Concept plan for streetlights OK’d
Heimlicher seeks better deal for OCC

       Despite some murkiness regarding candlepower, costs and local control, the Old Colorado City Security & Maintenance District Advisory Board July 6 conceptually approved paying Colorado Springs Utilities about $97,000 in a joint-pay plan to upgrade Utili-ties' standard streetlights in Old Town to ones that have a historical style.
        A sample of the two-headed design by Hadco Lighting (a Pennsylvania firm) was recently installed by Utilities on Colorado Avenue in front of Bancroft Park.
       The upgrade, which could be completed before Christmas, would replace 34 lights that have been on Colorado Avenue since 1953 and add 6 on side streets in the historic shopping district between 24th and 27th streets. The remainder of the cost would be covered by Utilities. Its share would be about $6,000 for the replacements plus $20,000 for the six new lights, Jim Thomas, Utilities field engineering supervisor, said at the meeting. A side benefit, he noted, would be that if at the same time the 50-some district-owned, globe-shaped “accent” lights were removed, the district would stand to save $11,000 a year in annual utility costs.
       The board's vote leaves out that action, however. One possibility the board is considering is leaving those lights, at least for now, to augment the city lights. But that would probably be an interim solution - it was the failing condition of those 25-year-old units that started the board considering streetlighting alternatives two years ago.
       The Utilities/district streetlight plan had been brokered in recent weeks by Colorado Springs City Councilman Jerry Heim- licher, in conjunction with Board President Judy Kasten and Ric Geiman, a board liaison from City Parks. Heimlicher got involved after Utilities balked at paying any of the new-streetlight costs earlier this year. The entity had claimed empty pockets following a council denial of a streetlight rate fee increase.
       Going into the meeting, Heimlicher had evinced delight at what he believed was an exemplary agreement. But at the meeting, he repeatedly expressed dissatisfaction about the details that were being presented by Thomas and Andy Funchess, a Utilities accounts manager.
       “I'm tired of Old Colorado City being treated like a stepchild,” Heim-licher fumed, charging that the information he'd heard before the July 6 meeting were “completely different” from what Thomas and Funchess were presenting.
        Specific concerns regarded Thomas' report that the candlepower of the new lights would actually be below city standards (he later said he'd review that information); and Fun-chess' statements that city lawyers are raising legal questions about potential financial precedents in the Utilities-S&M District deal.
       Also touching a nerve was the knowledge that the city's downtown has received a major upgrade in recent years and that Utilities has participated in the work - including installing streetlights that, according to Thomas, some downtowners think are too bright.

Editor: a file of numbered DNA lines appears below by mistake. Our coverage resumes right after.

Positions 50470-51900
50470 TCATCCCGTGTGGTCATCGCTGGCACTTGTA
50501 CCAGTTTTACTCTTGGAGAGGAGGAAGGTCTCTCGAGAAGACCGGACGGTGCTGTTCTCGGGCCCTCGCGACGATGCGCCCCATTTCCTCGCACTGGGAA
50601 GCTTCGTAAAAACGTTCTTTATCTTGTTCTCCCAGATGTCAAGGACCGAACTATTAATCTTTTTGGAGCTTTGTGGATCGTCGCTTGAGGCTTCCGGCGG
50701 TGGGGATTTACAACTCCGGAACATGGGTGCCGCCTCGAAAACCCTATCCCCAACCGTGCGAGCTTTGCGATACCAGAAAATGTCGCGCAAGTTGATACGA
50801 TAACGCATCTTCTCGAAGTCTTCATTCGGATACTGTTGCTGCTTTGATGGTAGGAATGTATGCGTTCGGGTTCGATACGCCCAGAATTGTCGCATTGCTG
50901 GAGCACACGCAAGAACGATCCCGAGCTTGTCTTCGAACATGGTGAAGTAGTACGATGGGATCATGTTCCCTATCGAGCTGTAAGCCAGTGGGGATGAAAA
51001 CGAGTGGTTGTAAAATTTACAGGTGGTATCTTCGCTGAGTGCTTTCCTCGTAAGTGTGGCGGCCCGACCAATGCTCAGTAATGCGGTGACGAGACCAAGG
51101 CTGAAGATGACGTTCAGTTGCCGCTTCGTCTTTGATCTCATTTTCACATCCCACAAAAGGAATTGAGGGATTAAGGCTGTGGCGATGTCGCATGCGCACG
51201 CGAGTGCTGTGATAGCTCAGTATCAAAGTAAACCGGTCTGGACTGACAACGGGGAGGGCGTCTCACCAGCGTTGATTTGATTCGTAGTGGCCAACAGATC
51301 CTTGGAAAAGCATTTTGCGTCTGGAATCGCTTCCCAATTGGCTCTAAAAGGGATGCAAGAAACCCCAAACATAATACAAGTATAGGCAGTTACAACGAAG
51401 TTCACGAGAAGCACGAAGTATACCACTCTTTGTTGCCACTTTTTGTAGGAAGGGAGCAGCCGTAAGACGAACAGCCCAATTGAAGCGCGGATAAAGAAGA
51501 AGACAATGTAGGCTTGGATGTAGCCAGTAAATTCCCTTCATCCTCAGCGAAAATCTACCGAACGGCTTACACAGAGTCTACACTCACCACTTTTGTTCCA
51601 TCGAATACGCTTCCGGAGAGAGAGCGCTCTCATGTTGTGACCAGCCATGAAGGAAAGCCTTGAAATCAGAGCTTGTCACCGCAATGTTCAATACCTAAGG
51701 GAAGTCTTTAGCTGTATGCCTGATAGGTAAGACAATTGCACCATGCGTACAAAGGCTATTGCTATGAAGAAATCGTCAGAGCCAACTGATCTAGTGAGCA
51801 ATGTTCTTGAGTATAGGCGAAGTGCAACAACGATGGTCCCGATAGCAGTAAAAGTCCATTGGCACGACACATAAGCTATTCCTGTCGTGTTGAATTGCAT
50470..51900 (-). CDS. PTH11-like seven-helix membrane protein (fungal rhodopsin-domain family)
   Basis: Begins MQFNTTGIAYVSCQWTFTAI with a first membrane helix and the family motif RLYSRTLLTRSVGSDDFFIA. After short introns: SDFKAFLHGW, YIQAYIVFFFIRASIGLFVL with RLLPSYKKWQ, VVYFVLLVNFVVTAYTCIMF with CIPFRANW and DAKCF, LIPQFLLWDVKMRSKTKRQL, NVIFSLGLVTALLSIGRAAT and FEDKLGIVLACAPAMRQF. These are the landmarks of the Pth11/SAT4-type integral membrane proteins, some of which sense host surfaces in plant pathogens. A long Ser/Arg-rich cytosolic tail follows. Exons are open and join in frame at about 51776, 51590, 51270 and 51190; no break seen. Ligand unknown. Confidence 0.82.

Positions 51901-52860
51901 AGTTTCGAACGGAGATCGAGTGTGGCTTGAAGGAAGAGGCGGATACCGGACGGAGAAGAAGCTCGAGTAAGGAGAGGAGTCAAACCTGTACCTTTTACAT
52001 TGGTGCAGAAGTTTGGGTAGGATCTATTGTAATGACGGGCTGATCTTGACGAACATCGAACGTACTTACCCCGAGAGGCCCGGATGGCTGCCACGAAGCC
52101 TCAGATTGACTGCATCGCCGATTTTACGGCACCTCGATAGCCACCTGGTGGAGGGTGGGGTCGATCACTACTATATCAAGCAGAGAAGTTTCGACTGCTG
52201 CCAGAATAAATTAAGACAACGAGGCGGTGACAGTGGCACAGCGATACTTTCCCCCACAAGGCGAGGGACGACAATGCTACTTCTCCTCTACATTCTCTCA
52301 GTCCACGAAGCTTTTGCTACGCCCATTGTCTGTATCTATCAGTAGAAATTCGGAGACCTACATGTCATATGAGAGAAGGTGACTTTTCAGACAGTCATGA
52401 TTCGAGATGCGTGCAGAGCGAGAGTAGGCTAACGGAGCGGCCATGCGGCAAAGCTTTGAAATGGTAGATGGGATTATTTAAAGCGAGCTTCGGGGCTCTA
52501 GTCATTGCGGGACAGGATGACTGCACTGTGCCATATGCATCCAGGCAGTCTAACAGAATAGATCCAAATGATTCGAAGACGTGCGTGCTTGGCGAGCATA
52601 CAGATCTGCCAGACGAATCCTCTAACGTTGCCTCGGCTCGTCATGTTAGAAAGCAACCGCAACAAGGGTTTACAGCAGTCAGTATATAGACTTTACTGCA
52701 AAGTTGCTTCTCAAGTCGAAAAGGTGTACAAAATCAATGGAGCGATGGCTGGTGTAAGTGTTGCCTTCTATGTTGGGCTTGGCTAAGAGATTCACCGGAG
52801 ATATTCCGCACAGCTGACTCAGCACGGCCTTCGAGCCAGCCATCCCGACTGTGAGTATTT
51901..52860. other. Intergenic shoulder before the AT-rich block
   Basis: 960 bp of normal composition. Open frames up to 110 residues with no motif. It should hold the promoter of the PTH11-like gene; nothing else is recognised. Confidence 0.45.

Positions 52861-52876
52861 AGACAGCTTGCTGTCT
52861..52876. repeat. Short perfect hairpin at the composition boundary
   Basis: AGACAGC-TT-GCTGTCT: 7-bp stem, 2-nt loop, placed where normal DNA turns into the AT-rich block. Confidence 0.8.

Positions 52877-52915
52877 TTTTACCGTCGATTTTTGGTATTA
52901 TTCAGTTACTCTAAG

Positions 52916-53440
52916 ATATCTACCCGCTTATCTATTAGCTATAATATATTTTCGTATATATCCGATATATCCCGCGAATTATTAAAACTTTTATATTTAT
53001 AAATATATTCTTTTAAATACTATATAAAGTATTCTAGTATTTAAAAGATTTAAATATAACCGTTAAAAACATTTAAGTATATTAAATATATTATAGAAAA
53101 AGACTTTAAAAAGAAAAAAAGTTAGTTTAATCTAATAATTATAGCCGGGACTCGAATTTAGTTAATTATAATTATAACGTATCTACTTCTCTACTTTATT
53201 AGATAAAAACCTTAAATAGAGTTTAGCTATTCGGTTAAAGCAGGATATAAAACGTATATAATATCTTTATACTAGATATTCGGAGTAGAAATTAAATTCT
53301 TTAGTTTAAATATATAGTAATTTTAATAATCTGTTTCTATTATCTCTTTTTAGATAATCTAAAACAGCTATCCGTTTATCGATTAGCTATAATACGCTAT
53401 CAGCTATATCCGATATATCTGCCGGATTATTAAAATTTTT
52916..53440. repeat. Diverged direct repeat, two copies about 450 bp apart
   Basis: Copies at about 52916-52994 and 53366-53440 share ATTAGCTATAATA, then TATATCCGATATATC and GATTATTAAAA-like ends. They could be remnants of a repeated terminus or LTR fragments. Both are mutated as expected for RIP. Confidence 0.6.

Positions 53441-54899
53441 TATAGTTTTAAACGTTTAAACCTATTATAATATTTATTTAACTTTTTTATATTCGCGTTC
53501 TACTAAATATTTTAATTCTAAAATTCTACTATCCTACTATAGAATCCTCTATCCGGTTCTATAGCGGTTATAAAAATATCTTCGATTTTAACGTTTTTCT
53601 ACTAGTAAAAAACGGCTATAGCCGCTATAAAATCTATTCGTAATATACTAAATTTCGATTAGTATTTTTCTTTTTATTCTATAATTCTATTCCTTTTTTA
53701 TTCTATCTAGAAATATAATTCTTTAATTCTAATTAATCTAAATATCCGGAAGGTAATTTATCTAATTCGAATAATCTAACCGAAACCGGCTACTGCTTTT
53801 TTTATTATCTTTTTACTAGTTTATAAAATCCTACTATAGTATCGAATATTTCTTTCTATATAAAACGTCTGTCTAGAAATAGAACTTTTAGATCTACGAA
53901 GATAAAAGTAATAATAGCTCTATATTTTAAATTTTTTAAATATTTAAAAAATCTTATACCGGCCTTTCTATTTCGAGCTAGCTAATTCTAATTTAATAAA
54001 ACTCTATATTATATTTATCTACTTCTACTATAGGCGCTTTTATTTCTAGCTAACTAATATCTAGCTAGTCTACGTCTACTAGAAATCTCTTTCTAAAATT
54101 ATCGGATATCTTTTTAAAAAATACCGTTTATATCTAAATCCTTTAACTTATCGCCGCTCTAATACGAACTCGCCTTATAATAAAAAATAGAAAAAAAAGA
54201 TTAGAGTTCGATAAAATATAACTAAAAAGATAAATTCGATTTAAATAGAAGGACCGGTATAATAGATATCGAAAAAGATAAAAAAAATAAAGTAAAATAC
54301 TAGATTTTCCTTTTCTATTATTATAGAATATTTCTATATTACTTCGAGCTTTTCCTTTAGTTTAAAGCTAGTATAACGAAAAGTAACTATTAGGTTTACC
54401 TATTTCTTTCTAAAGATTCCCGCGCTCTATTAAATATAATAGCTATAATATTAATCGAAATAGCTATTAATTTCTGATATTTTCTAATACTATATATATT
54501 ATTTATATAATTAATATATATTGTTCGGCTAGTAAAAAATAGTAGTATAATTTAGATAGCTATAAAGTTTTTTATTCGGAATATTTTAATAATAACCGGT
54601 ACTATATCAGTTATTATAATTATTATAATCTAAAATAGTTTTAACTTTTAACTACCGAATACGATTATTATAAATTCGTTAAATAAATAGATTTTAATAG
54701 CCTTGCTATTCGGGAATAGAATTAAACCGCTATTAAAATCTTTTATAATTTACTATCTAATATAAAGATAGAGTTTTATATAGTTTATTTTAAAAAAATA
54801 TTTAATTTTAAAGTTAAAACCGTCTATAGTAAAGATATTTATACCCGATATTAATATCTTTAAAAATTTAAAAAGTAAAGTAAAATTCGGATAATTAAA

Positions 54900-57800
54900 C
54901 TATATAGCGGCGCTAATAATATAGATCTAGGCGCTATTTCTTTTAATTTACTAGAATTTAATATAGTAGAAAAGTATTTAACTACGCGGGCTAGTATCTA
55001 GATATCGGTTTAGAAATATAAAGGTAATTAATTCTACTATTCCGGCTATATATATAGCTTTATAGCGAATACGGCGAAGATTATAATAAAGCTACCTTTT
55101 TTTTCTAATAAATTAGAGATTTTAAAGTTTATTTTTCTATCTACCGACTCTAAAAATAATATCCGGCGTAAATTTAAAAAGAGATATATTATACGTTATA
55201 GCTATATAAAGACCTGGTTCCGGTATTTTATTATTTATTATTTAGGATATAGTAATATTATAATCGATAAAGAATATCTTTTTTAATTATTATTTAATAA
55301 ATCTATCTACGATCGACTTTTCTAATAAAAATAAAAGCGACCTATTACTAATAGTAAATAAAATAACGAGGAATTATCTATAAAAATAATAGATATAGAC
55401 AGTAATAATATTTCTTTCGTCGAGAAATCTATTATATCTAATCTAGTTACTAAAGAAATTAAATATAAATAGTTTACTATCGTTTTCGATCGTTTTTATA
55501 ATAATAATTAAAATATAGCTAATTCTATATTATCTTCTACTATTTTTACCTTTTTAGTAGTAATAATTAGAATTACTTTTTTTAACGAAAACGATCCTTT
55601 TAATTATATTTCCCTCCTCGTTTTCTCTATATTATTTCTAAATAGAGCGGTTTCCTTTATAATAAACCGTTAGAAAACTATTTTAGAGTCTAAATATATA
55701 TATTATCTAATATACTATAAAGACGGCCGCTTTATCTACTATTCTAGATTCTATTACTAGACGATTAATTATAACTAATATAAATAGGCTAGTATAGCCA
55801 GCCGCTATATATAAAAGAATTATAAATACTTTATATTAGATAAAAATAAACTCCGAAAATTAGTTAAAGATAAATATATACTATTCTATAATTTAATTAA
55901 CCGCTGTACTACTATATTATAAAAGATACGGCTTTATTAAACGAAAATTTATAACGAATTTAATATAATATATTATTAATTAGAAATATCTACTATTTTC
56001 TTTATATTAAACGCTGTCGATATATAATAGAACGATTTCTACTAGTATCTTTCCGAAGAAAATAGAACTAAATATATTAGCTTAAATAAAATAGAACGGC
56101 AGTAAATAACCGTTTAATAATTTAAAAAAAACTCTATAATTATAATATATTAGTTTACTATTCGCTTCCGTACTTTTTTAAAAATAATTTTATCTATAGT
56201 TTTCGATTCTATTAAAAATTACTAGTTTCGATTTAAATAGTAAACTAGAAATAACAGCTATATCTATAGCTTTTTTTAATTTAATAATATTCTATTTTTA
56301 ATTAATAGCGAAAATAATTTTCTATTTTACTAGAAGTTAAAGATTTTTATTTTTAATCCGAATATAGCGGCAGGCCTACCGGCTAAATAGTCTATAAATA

The councilman, whose district includes Old Town, pledged to meet with city legal and financial staff to get answers.
       The district is funded by taxing its property owners. Board members must own property in the district.
        Although the vote was unanimous and the district would be the first in town with such lights, some board members voiced trepidations. Kasten said afterward she was not pleased by the Utilities presentation, especially after two years of negotiations on the subject, but called for the vote because “I want to see us move forward so we can be lit up by Christmas.”
       Board member Ginny Wesley disagreed with the city's interpretation that the district is still constrained by the state Taxpayers Bill of Rights (TABOR) amendment. She and other board members said that the district's property owners had legally voted to “de-TABOR” several years ago. She also expressed frustration similar to Heimlicher's that the proposal was couched in terms of being a “special favor” to the district and Old Colorado City.
       “We're a viable shopping entity,” she said. “We shouldn't have to wrangle with this.”
        Lynda Dunne, who coordinates Territory Days, was dismayed to learn that the wattage of the new lights will be no higher than the old ones had. She said that during Territory Days - by far the biggest money-maker for Old Colorado City merchants - it's common to overtax the system because of the electrical demands.
       Thomas responded that to completely redo the system (including beefing up the wiring to the lights), would cost about $330,000.
       No one on the board indicated willingness to move in that direction.
       In the end, it took the founder of the district - Dave Hughes - to suggest financial leverage for the board that it had not previously considered in its dealings with the city on the streetlight issue. Pointing to the success of Old Colorado City since redevelopment started in 1976, he noted that the City of Colorado Springs, as a beneficiary of redevelopment loan paybacks, has reaped at least $1 million from that process (but did not reinvest it into Old Colorado City). Heimlicher said he would explore whether this could be formally identified as a “cash flow” to the city from Old Town and thus be helpful in securing improved Utilities participation in the lighting project.

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